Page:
Sarah Huckabee Sanders, the governor's daughter and his campaign manager, said he needs "a strong showing," adding, "We need to beat expectations and I think we'll do it."

It's a good sign, she said, that so many volunteers are showing up at Huckabee headquarters.

Thursday, dozens of supporters traveled to the site, sandwiched between Midwest Mattress and Hungry Boyz restaurant, in strip-mall country 10 miles northwest of Des Moines.

As others loaded up on a free barbecue luncheon, Labriola, the actor and comedian, earnestly praised his friend from Arkansas.

The TV star appeared on Huckabee's TV show a few years ago; he says they quickly became pals.

"What I love about him is the realness. What you see is what you get and, obviously, he has a great sense of humor or I couldn't hang with him, no matter who he was," the New York native said. "I really believe he could be the Reagan of our time, what we really need. So I'm willing to do whatever I can."

Huckabee's Arkansas allies said they'll also do anything they can to help.

"If it means sweeping the floor, I'll be jumping in sweeping the floors," Milligan said. "Mike's been a great leader for Arkansas, a great influence on me and we're just proud to be up here helping him out any way that we possibly can. He's demonstrated a great ability to be able to lead our state and I have no doubt in my mind he's very capable of leading our country."

Although Huckabee later joked about getting a broom for Milligan, campaign officials said Milligan's primary task, at least Monday evening, would be to speak on the candidate's behalf at one of the caucus sites.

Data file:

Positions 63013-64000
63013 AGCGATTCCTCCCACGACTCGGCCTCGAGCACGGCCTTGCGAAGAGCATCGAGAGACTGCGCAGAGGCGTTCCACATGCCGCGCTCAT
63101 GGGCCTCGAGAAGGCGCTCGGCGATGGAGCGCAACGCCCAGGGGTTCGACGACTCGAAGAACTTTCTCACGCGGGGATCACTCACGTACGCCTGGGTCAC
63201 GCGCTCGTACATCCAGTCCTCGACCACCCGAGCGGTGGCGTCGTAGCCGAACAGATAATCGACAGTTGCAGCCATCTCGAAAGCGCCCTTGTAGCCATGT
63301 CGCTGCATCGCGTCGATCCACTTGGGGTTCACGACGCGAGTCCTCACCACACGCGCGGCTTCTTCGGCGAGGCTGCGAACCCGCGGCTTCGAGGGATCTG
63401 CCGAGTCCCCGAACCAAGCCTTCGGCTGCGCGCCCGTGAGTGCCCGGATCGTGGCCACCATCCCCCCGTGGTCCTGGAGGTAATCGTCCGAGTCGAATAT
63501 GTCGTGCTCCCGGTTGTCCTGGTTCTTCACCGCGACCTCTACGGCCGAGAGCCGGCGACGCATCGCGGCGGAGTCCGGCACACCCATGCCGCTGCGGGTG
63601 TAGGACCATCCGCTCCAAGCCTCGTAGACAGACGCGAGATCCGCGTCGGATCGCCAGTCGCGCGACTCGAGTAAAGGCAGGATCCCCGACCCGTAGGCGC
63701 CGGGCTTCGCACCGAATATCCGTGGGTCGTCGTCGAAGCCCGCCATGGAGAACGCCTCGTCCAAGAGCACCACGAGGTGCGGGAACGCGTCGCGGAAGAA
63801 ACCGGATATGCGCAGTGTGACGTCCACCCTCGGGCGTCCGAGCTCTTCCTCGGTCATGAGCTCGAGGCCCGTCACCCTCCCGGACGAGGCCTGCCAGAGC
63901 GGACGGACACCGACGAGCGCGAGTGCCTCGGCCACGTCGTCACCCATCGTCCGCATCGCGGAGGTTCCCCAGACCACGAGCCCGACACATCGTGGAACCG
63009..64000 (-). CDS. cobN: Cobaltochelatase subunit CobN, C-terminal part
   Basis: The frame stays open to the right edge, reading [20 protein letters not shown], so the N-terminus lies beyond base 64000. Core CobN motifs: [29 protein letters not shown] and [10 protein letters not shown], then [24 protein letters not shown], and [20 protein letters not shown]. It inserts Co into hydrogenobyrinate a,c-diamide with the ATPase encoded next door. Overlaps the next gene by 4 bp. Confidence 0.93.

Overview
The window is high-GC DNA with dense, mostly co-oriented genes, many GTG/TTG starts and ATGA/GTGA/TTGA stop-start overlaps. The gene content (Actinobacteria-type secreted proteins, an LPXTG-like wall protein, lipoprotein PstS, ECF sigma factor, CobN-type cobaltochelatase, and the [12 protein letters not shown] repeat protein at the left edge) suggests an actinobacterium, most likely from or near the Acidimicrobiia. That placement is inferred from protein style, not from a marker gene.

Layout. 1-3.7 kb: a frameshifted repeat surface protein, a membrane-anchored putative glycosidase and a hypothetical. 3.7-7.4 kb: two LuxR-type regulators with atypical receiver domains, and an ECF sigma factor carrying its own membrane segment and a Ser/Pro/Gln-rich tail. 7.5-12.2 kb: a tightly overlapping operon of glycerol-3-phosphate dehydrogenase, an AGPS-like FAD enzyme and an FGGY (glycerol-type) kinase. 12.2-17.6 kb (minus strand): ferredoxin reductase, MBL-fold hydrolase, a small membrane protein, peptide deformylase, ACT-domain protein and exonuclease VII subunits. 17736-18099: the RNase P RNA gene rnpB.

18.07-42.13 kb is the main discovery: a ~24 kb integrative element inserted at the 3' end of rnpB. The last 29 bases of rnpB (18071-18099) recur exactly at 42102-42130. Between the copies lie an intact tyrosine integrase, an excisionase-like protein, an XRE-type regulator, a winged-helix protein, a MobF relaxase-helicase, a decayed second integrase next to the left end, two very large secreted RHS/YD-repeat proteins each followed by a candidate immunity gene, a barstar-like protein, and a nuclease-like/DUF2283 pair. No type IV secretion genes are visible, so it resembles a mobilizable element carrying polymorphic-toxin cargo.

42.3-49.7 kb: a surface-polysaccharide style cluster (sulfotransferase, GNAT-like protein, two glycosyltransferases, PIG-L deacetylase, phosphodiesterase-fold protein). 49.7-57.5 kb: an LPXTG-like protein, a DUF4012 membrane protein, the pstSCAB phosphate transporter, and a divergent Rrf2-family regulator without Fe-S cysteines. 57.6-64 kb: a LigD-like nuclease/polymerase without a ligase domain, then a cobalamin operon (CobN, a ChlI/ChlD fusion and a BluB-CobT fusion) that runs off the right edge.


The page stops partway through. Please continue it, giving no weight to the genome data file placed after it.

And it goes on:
Thursday, Milligan and Rutledge had tickets to the night's Republican debates and were scheduled to appear and praise Huckabee's performance later in the evening.

Officials have printed "talking points" to help Huckabee surrogates make their case in the coming days, but Rutledge didn't refer to them as she praised Hope's most famous Republican earlier in the day.

"Gov. Huckabee's experience. No one can match it," she said, praising Huckabee's decade of leadership and his ability to work with Democrats as well as Republicans.

"That's what Americans are fed up with right now. They're fed up with government not working and the divisiveness that we see in Washington and he has a proven record of reaching across the aisle, working with people to get things done. ... He did amazing work in Arkansas and he needs the opportunity to do that across America."

In addition to Arkansas elected officials, Huckabee family members also have been deployed and will speak on his behalf at caucus gatherings Monday evening.

The ex-governor's sister, Pat Harris of Bryant, said she's been told she can stray from the talking points, because "they'd rather we speak from our hearts."

The retired schoolteacher gave a similar speech here in 2008, the night Huckabee claimed victory.

Asked how her brother will do this time, Harris said "I truly have no idea. We're more about miracles than math, so we'll just have to see. All you can do is do your best, keep a happy face and keep rolling."

A Section on 01/29/2016